Formed by Gratitude
Tuesday evening, I was able to be at the Orioles’ game at Camden Yards with my family. It was a beautiful night for baseball; the O’s were cranking out homers; and we all got a great golf umbrella as their give-away that night. However, the excitement of the game that most people will remember was the fifth-inning fight between Manny Machado and Yorlando Ventura that cleared the benches. Afterward, there were the inevitable ejections, suspensions, and fines. I heard that Adam Jones has agreed to pay Manny’s fine (even though Manny could pay it himself). I am sure that Manny is grateful for that support from his teammate.
Well, our relationship with Jesus is similar – not because of the fighting, but because He has agreed to pay our debt. Think about it: we all owe God, BIG! Just imagine all the blessings that He has given you in your life. Now, think about all your sins that you “owe” God for too. Those things together constitute our debt to God.
You will never be able to repay that debt – ever. Nor will I. We cannot ever “repay” God for what we owe Him. How does that feel? Pretty bad. That’s the bad news. However, the Good News is even better:
Jesus has paid your debt for you!
When we couldn’t not possibly “make it up” to God, God sent Jesus to live, teach, suffer, and die for us! How does that feel? Pretty good, right?
That’s what Jesus’ parable is about in today’s Gospel; and it is prompted by the actions of this Pharisee, Simon, and the sinful woman. The two debtors both owed significant debts – one was extremely large (a year and a half’s wages), the other was not as big, but nevertheless significant. However, knowing that they couldn’t repay, the creditor “forgave them the debts.” Here’s the point: Jesus asked, “Who will love him more?”
Of course, the one who had a larger debt forgiven.
How would you feel toward me if I paid off your car loan? Or your mortgage?
This is the heart of a Christian attitude; and the sinful woman showed it where Simon did not.
Gratitude is what drives our relationship with God, since He has freely and graciously given us everything. In the absence of the ability to repay, we simply say “Thank you.” We live gratefully.
The sinful woman knew her debt. She also knew Jesus – in a way that Simon, apparently, did not. Simon did not even provide the simplest hospitality to his Guest. Etiquette would dictate that he welcome Jesus by having His feet washed (at least); he should have embraced and welcomed Him; and for a Guest as important as Jesus, anointing His head with oil was certainly appropriate. Simon did none of these things, but the women did them lavishly. She gave of herself by washing Jesus’ feet with her tears and drying them with her hair. She didn’t just anoint Him with oil; she used expensive ointment.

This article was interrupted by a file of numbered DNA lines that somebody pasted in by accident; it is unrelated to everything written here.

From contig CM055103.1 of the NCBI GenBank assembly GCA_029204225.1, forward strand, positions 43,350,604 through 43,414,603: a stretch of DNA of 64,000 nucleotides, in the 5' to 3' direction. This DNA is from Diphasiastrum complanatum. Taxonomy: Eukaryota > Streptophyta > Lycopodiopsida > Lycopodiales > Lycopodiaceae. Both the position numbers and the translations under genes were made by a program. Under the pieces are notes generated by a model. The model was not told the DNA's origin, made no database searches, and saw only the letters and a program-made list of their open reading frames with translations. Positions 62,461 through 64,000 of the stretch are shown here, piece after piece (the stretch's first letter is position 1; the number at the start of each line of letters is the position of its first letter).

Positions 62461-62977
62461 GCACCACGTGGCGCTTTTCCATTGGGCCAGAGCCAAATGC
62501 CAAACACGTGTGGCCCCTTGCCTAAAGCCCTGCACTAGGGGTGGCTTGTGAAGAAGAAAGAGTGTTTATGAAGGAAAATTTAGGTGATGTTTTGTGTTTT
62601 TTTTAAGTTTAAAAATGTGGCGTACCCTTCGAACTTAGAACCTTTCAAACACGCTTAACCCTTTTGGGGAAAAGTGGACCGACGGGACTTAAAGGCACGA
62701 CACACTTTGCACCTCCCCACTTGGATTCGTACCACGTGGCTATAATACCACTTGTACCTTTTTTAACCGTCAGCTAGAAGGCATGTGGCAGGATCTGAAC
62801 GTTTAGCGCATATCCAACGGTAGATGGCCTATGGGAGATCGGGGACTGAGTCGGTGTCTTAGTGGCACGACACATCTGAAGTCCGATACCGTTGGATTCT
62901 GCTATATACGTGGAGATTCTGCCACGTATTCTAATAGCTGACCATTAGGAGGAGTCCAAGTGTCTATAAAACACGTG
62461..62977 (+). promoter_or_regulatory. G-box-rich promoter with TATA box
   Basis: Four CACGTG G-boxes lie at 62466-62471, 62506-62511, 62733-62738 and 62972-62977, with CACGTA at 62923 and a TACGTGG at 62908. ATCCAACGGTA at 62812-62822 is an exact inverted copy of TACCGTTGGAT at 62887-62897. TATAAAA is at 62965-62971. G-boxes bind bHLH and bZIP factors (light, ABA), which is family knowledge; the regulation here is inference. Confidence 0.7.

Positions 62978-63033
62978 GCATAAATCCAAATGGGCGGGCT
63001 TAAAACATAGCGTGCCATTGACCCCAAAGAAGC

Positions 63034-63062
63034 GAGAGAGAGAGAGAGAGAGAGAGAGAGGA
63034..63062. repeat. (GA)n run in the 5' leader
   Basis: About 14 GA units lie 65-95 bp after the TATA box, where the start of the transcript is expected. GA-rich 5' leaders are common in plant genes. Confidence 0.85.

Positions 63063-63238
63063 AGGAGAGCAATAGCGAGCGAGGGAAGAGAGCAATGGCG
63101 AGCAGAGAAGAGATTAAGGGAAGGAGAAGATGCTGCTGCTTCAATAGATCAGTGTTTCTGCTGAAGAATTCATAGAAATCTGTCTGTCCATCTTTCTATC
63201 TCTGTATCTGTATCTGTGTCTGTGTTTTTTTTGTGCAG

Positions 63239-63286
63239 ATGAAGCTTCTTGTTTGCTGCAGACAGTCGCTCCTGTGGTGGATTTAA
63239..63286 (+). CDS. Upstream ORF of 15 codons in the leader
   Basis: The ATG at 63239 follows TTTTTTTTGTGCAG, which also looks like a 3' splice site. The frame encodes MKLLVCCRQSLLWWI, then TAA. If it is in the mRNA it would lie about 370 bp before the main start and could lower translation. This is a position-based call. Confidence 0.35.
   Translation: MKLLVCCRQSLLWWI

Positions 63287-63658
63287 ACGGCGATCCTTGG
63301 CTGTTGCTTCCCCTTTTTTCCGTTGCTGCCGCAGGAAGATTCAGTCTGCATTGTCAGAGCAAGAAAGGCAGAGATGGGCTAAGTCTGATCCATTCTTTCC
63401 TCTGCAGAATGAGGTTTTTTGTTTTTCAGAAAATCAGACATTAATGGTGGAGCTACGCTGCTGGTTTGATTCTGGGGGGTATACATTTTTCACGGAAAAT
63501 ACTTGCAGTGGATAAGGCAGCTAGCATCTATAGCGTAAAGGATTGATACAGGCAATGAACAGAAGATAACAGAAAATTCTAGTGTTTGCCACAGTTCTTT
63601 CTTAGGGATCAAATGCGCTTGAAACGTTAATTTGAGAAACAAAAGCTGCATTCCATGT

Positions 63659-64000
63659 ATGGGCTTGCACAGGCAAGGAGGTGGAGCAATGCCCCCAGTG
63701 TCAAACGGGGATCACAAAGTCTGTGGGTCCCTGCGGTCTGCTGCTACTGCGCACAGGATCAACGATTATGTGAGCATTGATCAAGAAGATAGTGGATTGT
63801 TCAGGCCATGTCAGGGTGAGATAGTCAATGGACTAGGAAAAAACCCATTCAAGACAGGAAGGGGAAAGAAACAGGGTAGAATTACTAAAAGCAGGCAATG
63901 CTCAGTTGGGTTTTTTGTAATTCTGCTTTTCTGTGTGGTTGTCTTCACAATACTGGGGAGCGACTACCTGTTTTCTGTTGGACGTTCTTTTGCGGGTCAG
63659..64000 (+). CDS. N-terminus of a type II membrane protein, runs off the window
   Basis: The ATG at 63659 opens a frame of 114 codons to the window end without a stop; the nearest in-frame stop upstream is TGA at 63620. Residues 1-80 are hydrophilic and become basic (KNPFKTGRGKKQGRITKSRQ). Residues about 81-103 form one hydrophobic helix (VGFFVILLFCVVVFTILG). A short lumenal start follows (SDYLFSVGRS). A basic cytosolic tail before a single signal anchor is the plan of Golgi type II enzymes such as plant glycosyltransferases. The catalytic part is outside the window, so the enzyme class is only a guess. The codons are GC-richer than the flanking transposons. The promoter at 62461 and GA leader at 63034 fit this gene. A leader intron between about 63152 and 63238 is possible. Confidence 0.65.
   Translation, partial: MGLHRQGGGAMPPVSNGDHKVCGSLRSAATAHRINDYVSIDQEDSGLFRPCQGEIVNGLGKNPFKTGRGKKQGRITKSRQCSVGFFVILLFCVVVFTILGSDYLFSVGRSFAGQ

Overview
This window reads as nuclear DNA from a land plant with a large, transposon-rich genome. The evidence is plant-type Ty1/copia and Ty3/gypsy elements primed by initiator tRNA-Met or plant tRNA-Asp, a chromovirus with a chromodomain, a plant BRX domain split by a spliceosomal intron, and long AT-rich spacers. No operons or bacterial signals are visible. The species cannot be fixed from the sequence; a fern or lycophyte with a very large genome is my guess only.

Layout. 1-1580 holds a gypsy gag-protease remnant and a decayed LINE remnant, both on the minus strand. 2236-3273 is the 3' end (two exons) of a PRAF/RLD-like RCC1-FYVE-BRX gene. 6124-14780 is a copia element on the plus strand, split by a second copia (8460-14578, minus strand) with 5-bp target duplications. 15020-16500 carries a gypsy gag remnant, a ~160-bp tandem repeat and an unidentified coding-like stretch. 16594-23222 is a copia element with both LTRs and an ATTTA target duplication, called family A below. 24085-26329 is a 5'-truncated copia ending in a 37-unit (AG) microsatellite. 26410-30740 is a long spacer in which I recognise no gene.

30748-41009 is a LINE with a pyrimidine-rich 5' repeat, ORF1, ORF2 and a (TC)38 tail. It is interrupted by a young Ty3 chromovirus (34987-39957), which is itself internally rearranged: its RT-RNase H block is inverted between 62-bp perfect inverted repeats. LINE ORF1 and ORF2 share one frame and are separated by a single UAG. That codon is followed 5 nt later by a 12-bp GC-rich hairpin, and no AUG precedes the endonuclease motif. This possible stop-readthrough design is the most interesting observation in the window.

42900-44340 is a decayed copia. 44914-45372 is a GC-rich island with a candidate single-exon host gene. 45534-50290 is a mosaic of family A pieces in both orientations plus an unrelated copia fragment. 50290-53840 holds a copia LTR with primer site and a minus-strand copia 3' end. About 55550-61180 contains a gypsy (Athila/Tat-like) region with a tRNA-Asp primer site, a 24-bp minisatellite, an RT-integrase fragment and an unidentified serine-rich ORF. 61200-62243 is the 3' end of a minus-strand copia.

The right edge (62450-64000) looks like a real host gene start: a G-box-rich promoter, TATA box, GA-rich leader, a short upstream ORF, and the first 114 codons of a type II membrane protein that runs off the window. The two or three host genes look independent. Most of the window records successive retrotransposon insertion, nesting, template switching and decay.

She definitely showed gratitude. And we are called to do the same. Jesus has paid our debt; therefore, we must be grateful. And we must live this way. It’s not enough to wait until we get to heaven (please, God!) to simply say “Thank You.” We should show this gratitude in the way we talk, act, and live. That is how we become witnesses to the great gift that Jesus has given us. That is how we evangelize!
It is no accident that we come here to church to pray and be nourished by the Eucharist – a word that literally means “Thank you!” We are a people formed by gratitude. Therefore, our lives must reflect this gratitude. Then, people who see us live will desire the same experience for which they too can be grateful. People who are grateful live differently.
We see that gratitude modeled by the disciples – especially the women mentioned today – who had received so many blessings themselves. They shared that with Jesus and with one another – just like we are called to do.
This week, may we count our blessings and know what God has done for us, and then live gratefully so others can see how blessed they are.